Info: DDL Trigger never creates logical tables [inserted], [deleted] like DML triggers

Syntax – CREATE DDL Triggers

CREATE TRIGGER [name]
ON { DATABASE | ALL SERVER}
[WITH option]
FOR {event_type}
AS {sql_statement}

If you want to use a DDL operation for an event_type (group of objects) in a trigger, use an underscore and then an object. E.g

  • CREATE_TABLE
  • DROP_VIEW
  • Etc.

Example: In the [Temp] database, we want to disable ALTER View operations in bulk

USE [Temp]
GO
CREATE TRIGGER [restrict_alter_view]
ON DATABASE
FOR ALTER_VIEW
AS
BEGIN
PRINT 'Alter view operation is restricted'
ROLLBACK TRANSACTION
END

If we try to perform ALTER view operation after creating the trigger, we’ll get the answer:

Alter view operation is restricted
Msg 3609, Level 16, State 2, Procedure XYZ, Line 3 [Batch Start Line 9]
The transaction ended in the trigger. The batch has been aborted.

Delete – DROP DDL trigger

DROP TRIGGER [trigger_name] ON DATABASE;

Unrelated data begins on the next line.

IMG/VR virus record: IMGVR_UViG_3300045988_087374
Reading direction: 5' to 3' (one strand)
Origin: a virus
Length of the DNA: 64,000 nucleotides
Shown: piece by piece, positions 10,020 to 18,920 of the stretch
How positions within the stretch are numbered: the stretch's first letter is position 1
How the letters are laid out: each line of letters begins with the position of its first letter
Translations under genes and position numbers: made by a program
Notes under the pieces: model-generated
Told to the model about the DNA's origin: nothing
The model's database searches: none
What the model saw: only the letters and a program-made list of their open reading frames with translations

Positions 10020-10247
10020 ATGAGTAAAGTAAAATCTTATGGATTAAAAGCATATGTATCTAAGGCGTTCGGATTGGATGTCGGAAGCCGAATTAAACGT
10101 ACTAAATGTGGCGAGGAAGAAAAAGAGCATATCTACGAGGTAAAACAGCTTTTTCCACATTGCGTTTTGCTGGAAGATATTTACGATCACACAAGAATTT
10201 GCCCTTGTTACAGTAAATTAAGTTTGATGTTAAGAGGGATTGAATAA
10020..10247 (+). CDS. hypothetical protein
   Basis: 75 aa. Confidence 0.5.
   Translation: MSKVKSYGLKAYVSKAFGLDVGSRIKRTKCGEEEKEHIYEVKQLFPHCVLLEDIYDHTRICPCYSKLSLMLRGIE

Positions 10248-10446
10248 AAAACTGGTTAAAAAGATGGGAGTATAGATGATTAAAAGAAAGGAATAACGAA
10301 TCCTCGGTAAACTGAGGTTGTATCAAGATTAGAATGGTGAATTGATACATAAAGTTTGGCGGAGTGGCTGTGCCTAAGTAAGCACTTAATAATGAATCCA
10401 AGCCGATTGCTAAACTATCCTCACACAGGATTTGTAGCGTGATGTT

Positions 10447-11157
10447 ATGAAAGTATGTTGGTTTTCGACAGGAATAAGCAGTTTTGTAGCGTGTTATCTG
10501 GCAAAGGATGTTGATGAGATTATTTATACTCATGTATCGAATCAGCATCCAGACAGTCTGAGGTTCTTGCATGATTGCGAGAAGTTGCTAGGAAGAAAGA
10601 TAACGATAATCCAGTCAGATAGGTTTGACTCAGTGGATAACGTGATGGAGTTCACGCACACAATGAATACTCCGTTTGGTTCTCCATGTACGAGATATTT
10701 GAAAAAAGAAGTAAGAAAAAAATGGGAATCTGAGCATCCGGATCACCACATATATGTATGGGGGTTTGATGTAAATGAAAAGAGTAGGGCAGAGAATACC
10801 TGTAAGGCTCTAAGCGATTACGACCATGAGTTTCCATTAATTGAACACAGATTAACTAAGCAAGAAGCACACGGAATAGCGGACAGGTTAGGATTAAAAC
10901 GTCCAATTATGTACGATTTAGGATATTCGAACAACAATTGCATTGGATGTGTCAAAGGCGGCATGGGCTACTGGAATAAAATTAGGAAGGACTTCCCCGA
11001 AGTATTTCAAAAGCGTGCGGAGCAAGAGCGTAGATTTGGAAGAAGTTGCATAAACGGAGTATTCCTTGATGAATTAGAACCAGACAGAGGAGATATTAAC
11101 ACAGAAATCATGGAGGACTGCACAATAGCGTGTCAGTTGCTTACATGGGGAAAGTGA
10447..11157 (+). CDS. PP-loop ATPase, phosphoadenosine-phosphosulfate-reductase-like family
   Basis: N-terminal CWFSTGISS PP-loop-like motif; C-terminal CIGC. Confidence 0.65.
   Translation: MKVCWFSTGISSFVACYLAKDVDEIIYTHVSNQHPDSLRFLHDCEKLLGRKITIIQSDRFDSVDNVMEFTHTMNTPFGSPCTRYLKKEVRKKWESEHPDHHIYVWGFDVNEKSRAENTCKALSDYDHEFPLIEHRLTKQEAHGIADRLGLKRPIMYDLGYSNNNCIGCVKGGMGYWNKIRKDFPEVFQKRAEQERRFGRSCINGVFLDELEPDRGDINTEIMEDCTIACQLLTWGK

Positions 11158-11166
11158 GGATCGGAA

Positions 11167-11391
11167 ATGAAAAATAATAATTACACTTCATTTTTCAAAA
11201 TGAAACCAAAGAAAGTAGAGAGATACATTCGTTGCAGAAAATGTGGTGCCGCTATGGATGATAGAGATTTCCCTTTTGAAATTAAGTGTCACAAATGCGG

My name is Jan Zedníček and I work as a BI Developer at Kentico Software in Brno. Mostly you can see me there working in the office, but I also work partly as a freelancer. I have been working as a freelancer for many companies for more than 5 years, but Kentico is the matter of my heart. I used to work as a financial controller at companies like Aero Vodochody or Sberbank and I also used to be a bond program manager in Unicapital Investment group. When I am not at work, I like playing volleyball, chess, doing a workout in the gym and I enjoy tasting of best quality rums. I am trying to summarize all my knowledge on this website not to forget them (because of the rum effect, you know =) and to put them forward to anyone. Don´t worry about asking for help or writing some comments.

Category: Don't Miss Out SQL Administration SQL Commands

About Ing. Jan Zedníček - BI Developer, Finance controller

My name is Jan Zedníček and I work as a BI Developer at Kentico Software in Brno. Mostly you can see me there working in the office, but I also work partly as a freelancer. I have been working as a freelancer for many companies for more than 5 years, but Kentico is the matter of my heart. I used to work as a financial controller at companies like Aero Vodochody or Sberbank and I also used to be a bond program manager in Unicapital Investment group. When I am not at work, I like playing volleyball, chess, doing a workout in the gym and I enjoy tasting of best quality rums. I am trying to summarize all my knowledge on this website not to forget them (because of the rum effect, you know =) and to put them forward to anyone. Don´t worry about asking for help or writing some comments.